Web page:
Achievement is revealed in the 2020 Chicago Energy Benchmarking Report, which details an analysis of nearly 2,900 properties spanning over 720 million square feet across the city.
The 2020 Chicago Energy Benchmarking Report reveals a 25 per cent reduction in carbon emissions per square foot in properties over 50,000 square feet and a rapid decline in energy use since 2016.
The benchmarking report details an analysis of nearly 2,900 properties spanning over 720 million square feet across the city.
The Chicago Energy Benchmarking Ordinance was passed by city council in 2013 to unlock energy and cost savings opportunities in buildings over 50,000 square feet. By raising awareness of energy performance through information and transparency, building owners and tenants across Chicago are enabled to make better decisions about how energy is used to power buildings.
“The report raises critical awareness about energy performance and empowers our city’s building owners and tenants to make efficient energy choices,” said mayor Lori Lightfoot. “By reducing our energy consumption in buildings, we will not only be one step closer toward creating a greener Chicago, but also toward fulfilling the goals of the Paris Climate Agreement.”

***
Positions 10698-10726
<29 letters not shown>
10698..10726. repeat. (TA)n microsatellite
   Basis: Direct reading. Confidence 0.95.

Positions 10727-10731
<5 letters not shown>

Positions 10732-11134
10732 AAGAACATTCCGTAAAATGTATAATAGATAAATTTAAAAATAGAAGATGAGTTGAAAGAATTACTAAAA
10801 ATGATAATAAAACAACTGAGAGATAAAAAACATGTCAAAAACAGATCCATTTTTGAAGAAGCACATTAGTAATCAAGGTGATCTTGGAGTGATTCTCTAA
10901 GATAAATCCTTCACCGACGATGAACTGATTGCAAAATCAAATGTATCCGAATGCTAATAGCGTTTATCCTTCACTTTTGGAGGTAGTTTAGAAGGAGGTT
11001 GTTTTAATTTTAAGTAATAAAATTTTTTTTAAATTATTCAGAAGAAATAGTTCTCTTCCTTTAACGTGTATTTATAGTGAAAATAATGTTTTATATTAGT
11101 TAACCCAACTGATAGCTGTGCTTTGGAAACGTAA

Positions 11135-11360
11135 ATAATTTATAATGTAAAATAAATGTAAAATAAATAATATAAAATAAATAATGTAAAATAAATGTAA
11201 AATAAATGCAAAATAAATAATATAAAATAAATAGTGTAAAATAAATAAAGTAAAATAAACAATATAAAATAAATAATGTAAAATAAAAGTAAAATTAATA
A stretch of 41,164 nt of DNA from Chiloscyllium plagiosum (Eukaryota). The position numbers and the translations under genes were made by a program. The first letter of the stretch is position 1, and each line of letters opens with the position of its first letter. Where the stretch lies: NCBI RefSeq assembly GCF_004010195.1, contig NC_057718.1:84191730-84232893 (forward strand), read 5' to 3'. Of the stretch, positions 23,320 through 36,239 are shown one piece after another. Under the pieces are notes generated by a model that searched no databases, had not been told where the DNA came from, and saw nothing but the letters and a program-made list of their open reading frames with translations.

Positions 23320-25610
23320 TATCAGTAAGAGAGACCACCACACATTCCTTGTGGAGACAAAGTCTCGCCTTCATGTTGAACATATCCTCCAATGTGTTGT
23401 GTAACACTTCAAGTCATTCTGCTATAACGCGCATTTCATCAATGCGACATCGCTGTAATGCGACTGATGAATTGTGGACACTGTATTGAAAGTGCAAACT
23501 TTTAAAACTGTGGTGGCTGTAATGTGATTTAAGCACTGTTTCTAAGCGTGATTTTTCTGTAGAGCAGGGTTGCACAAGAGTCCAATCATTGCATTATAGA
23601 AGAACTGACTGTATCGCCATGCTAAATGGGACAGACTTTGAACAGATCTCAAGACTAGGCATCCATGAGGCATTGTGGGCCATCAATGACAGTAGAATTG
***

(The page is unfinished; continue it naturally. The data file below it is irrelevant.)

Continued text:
“The report raises critical awareness about energy performance and empowers our city’s building owners and tenants to make efficient energy choices”
The Chicago Energy Rating System was successfully rolled out in 2019 to increase awareness of energy use. Large building owners are now required to display a placard illustrating their building’s energy performance to the public. The 650 buildings that secured the top energy rating this year represents a six per cent increase from 2019.
The Chicago Energy Benchmarking Ordinance uses the 1-100 Energy Star score to track energy performance, which considers occupancy, operational characteristics, and Chicago’s climate zone. The median Energy Star score for all reporting properties in 2020 was 60, a three-point increase since 2019, higher than the national median of 50. This indicates Chicago properties over 50,000 square feet are performing slightly better than most comparable buildings in the US.